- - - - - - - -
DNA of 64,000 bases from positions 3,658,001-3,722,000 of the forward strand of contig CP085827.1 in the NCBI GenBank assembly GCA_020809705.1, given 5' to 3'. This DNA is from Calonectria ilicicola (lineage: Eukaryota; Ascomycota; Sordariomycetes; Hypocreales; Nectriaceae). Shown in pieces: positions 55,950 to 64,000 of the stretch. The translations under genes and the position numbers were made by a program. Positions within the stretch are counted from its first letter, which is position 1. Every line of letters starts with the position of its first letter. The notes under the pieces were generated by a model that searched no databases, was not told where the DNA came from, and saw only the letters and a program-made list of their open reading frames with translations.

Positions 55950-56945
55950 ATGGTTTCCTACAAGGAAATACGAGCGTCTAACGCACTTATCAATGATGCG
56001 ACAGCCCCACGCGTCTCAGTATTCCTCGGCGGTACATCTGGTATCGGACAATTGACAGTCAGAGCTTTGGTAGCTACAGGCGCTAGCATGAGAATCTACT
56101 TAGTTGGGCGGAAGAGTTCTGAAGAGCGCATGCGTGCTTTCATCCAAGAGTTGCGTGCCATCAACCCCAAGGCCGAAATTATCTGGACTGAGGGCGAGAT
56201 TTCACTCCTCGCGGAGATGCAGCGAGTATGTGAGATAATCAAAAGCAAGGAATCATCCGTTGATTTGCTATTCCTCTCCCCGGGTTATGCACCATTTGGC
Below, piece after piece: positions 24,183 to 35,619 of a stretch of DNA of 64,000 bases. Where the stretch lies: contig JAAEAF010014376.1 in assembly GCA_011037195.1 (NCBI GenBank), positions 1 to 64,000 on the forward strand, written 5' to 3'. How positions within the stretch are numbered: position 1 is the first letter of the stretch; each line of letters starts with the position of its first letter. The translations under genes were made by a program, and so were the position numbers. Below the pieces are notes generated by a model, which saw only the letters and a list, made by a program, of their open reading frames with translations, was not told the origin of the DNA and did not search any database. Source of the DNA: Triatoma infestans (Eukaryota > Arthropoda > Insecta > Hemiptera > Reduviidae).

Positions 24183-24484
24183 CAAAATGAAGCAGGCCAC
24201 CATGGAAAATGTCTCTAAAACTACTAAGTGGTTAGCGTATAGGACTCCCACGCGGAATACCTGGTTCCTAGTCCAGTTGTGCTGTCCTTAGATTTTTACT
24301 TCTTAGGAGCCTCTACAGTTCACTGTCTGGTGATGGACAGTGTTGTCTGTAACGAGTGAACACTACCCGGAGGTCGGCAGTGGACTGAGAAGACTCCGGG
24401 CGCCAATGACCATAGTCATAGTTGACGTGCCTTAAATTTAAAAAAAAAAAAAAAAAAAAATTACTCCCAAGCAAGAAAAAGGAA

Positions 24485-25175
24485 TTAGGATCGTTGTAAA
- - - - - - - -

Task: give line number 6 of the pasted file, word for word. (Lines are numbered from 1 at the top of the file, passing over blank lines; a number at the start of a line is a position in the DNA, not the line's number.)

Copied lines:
56201 TTCACTCCTCGCGGAGATGCAGCGAGTATGTGAGATAATCAAAAGCAAGGAATCATCCGTTGATTTGCTATTCCTCTCCCCGGGTTATGCACCATTTGGC